Hey, if you are coming this year, I am still here and near Harvard! I would love to meet you! The New England forest is wonderful also and it has been so long since I have lived here that I am seeing all the birds with new eyes AND seeing birds I never noticed before! I heard about your bliazzard and wondered about you and T.R. Ryan. I found out he escaped just in time to CA! I so emapthize with your cold toes! I hope you and them are finally thawing out! I wandered aimlessly around Michaels’ craft store today looking at art supplies. I have felt like painting recently but have yet to pull out the canvases and apply the paints!
BTW, I love to swim and I applaud you for learning and conquering your fears!
Just the other day I was thinking I should have taken you up on your offer, at least I remember it as an offer, to write down the palette you used last time you were doing those great watercolors at Harvard Commons. So rather than request an old palette I’ll just request that occasionally you include the colors you use in the new watercolors. I really did like those watercolors!
I’m looking forward to seeing what you come up with on this visit.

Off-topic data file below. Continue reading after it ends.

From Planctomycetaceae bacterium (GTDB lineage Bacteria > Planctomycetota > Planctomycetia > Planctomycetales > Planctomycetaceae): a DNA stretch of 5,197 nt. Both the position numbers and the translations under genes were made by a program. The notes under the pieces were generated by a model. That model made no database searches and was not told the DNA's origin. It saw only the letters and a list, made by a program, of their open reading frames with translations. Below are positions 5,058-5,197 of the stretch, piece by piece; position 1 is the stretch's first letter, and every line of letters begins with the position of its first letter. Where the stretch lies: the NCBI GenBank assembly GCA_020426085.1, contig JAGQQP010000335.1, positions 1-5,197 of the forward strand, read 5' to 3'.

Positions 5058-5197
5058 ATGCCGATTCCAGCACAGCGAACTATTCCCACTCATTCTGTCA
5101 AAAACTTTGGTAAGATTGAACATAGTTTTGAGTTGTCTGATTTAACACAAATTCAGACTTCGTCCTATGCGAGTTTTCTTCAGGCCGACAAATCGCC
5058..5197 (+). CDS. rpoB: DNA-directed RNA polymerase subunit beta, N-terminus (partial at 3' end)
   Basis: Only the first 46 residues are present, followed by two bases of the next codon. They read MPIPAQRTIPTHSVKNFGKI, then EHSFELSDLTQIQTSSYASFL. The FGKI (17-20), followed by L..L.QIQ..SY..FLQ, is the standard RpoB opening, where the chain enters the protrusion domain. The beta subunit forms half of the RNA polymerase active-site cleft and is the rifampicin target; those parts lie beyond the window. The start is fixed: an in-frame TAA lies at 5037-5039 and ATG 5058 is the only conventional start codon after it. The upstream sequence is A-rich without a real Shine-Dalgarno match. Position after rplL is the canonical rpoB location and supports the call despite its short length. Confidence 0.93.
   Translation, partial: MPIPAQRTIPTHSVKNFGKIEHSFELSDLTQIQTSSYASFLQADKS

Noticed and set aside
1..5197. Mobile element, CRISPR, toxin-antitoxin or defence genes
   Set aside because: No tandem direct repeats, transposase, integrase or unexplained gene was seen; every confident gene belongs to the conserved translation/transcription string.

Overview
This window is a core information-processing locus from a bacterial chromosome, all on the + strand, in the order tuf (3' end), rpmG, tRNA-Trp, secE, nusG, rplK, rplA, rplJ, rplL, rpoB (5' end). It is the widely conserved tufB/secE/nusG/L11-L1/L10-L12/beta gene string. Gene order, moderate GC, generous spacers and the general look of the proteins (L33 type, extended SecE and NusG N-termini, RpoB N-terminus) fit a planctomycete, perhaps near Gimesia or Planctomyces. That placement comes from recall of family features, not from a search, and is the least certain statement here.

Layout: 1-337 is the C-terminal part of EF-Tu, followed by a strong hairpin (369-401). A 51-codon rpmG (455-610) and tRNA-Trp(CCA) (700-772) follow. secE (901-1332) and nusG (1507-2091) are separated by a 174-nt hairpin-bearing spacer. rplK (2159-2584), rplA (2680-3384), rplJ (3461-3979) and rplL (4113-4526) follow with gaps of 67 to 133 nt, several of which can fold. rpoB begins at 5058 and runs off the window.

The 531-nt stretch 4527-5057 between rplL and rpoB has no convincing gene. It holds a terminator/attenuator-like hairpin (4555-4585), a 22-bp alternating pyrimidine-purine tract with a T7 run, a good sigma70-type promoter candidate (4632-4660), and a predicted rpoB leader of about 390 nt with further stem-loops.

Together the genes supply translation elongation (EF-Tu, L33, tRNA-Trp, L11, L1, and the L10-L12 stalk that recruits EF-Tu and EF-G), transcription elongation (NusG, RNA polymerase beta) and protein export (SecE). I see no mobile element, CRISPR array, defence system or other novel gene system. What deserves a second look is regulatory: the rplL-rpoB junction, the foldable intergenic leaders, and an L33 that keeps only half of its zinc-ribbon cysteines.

Most of us are lucky to occasionally progress from novice to gifted amateur status. Then there are those renaissance men and women who take up the banjo and become gifted musicians, pick up a pencil and brush and become amazing artists, decide to learn to swim and are soon 40 laps beyond my personal best. You are indeed a source of wonderment.
Debby, this reminds me of me the past six weeks traveling to places with snow – in which I had so little experience I didn’t know it was squeaky when you walk on it when it’s fresh – and working on my novel set on a primarily tropical planet that hasn’t had an ice age for 100,000 years.
Debby: I liked to see you laying in the background paint. Now I wonder how the leaves came to be green? That doesn’t look like the same thick acrylic Is it watercolor? I liked those black tips on the leaves. Reminds me that in the jungle not everything is green and sprouting—that there is as much dead and dying.
I clicked on the zeladoniac backlink of your comment at my place and WordPress said your blog had been deleted. You should have seen with what anxiety I hurried to click on my own motmot blogroll link for confirmation.